Covington Man found Not Guilty by a Jury of Selling Cocaine to a Confidential Informant.
Attorney Ravi G. Shah
Mr. Lanell Certain represented by Attorney Ravi G. Shah of this law firm, was acquitted of Distribution of Schedule II Drugs in a Drug Free Zone on September 11, 2013 he had been incarcerated since his arrested on February 20, 2013.
He was facing a mandatory fifteen years in prison without parole if convicted.
Despite the fact that the informant testified Mr. Lanell Certain was the man who sold to her $20.00 of cocaine, Attorney Ravi G. Shah’s vigorous defense resulted an acquittal.
On December 11, 2012, Covington Police Department detectives claimed that the informant, arranged to buy a rock of Crack Cocaine from the defendant. They equipped the informant with audio recording equipment. The informant was provided with marked funds ($20.00) to make “the buy.” The detectives claimed the watched the transaction from an undercover vehicle.
The detectives claimed they watched “a person” emerge from a particular residence and meet the informant. The Covington detectives also claimed that they watched a hand to hand sale and that after the sale, the target walked back into the residence. The informant immediately left the scene while detectives claimed they kept her under close surveillance. The informant gave the Covington Police Department detectives Crack Cocaine that weighed approximately .1 grams.
Based upon their claims, the detectives applied for and were granted a “No-Knock” search warrant on the residence of Mr. Certain on December 13, 2012. The following day, December 14, 2012 searched the home without incident. Mr. Certain was not present at the residence at the time the Search Warrant was executed. No drugs were found in the house. Mr. Certain was not located and a warrant was issued for his arrest. On February 20, 2013, Mr. Certain was arrested without incident.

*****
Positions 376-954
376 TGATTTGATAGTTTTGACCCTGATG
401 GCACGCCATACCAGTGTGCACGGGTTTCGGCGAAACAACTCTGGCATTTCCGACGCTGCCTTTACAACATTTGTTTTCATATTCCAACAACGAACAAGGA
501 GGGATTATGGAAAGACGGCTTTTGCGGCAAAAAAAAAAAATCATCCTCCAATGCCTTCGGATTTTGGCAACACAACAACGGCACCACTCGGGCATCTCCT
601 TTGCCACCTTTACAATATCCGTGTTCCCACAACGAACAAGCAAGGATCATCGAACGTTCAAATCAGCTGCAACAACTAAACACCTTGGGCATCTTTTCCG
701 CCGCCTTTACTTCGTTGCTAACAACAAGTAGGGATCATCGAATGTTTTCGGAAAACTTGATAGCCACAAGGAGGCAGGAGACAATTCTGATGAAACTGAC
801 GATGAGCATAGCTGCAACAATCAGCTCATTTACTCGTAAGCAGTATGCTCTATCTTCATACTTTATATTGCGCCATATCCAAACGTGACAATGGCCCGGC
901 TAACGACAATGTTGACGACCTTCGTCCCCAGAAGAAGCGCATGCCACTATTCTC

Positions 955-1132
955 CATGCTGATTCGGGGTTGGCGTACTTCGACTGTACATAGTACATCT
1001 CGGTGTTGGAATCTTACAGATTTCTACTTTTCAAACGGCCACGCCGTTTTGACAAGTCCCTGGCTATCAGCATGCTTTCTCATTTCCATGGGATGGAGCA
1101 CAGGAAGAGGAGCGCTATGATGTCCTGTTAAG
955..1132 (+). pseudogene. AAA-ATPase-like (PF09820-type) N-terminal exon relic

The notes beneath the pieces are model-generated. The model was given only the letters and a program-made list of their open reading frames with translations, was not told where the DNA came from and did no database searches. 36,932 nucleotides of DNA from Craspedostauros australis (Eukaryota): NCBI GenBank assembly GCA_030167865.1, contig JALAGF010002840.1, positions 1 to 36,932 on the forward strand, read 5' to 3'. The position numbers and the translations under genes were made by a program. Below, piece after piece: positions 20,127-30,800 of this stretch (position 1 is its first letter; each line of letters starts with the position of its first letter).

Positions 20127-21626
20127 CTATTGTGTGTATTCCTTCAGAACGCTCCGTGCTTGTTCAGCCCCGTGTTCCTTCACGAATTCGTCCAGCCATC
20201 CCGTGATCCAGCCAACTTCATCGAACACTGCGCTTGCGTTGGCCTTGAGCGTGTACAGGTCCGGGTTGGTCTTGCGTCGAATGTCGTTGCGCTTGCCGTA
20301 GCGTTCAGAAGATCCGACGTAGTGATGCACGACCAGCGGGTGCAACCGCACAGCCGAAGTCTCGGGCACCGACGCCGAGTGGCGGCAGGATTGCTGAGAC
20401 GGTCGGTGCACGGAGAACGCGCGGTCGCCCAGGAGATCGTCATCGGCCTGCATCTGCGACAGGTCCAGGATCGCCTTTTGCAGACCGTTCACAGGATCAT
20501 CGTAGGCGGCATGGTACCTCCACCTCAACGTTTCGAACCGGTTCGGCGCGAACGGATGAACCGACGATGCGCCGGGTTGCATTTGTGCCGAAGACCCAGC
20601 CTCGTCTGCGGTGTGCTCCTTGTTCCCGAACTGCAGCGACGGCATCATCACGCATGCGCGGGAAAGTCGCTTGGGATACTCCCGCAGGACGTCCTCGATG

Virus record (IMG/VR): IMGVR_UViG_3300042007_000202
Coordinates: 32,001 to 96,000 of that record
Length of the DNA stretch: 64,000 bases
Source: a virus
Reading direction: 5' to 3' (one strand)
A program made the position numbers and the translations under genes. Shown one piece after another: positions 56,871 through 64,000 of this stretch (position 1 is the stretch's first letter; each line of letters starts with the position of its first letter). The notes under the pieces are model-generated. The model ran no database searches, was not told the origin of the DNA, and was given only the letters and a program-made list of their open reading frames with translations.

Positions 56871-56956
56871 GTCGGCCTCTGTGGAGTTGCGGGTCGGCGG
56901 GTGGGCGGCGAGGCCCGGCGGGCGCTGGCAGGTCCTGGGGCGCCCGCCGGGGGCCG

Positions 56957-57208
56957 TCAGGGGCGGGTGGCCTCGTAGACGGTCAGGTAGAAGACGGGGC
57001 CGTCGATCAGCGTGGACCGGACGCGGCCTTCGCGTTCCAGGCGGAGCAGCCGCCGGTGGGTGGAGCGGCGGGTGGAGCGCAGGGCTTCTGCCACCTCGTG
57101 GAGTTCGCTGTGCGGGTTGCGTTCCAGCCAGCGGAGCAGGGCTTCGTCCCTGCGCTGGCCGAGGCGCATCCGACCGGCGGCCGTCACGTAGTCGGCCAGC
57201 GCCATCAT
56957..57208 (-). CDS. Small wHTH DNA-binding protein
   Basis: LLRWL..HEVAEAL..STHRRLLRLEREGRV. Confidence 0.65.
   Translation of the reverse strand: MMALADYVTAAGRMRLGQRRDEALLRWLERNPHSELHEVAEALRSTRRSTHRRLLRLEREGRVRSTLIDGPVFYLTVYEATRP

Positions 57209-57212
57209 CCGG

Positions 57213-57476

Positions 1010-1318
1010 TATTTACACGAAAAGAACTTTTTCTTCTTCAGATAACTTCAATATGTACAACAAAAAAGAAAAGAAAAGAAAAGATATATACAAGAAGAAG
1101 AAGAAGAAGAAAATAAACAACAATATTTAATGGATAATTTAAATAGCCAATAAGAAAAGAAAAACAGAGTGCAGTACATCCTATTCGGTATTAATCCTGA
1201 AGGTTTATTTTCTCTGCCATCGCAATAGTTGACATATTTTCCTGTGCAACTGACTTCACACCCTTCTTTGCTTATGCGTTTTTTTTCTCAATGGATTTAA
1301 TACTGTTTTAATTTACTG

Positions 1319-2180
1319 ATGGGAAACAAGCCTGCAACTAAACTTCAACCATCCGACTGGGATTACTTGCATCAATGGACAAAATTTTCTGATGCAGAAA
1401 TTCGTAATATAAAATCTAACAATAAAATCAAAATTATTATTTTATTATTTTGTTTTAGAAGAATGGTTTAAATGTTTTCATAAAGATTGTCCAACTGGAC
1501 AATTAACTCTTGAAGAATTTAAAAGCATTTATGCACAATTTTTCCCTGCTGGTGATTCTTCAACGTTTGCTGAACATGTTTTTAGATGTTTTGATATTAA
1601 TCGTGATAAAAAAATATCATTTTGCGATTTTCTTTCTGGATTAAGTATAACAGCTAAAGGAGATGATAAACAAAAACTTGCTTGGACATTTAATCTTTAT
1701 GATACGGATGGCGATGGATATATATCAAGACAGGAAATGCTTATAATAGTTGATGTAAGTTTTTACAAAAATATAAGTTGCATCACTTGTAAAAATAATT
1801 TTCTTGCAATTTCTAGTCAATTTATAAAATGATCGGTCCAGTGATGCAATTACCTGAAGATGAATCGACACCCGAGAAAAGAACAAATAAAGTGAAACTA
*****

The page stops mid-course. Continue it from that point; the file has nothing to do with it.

Attorney Ravi G. Shah, defense counsel from Mr. Certain forced Covington Police Department Detective Culotta to admit he could not see the alleged transaction from the surveillance vehicle. Attorney Shah then forced the state to play the audio recording made the night of the alleged controlled purchase by the informant from the defendant. The defendant’s voice was never heard.
Under cross examination by Attorney Shah the informant admitted that she was only paid for “successful” purchases and that her testimony that she “wanted to help clean up the streets for her nieces and nephews” was a lie. The informant admitted to using crack cocaine while working as an informant and up until 2 weeks before trial.
Attorney Ravi Shah was able to force both the officer and the informant to admit that they did not declare the income from her “activities” to the I.R.S. and aided her in the crime of income tax evasion.